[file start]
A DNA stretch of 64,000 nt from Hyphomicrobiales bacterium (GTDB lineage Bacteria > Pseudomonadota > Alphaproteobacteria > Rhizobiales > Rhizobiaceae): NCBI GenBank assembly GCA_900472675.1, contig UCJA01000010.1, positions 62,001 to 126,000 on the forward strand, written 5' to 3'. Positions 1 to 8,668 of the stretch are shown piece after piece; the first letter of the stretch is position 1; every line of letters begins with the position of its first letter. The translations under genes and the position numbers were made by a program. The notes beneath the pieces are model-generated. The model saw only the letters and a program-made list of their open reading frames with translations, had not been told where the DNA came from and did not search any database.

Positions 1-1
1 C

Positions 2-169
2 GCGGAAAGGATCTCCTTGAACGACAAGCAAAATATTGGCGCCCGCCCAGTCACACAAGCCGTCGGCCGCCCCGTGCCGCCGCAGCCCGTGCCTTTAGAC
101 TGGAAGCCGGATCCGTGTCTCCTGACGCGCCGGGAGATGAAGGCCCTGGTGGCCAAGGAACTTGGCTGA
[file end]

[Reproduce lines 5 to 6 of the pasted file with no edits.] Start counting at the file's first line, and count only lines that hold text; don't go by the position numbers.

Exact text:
2 GCGGAAAGGATCTCCTTGAACGACAAGCAAAATATTGGCGCCCGCCCAGTCACACAAGCCGTCGGCCGCCCCGTGCCGCCGCAGCCCGTGCCTTTAGAC
101 TGGAAGCCGGATCCGTGTCTCCTGACGCGCCGGGAGATGAAGGCCCTGGTGGCCAAGGAACTTGGCTGA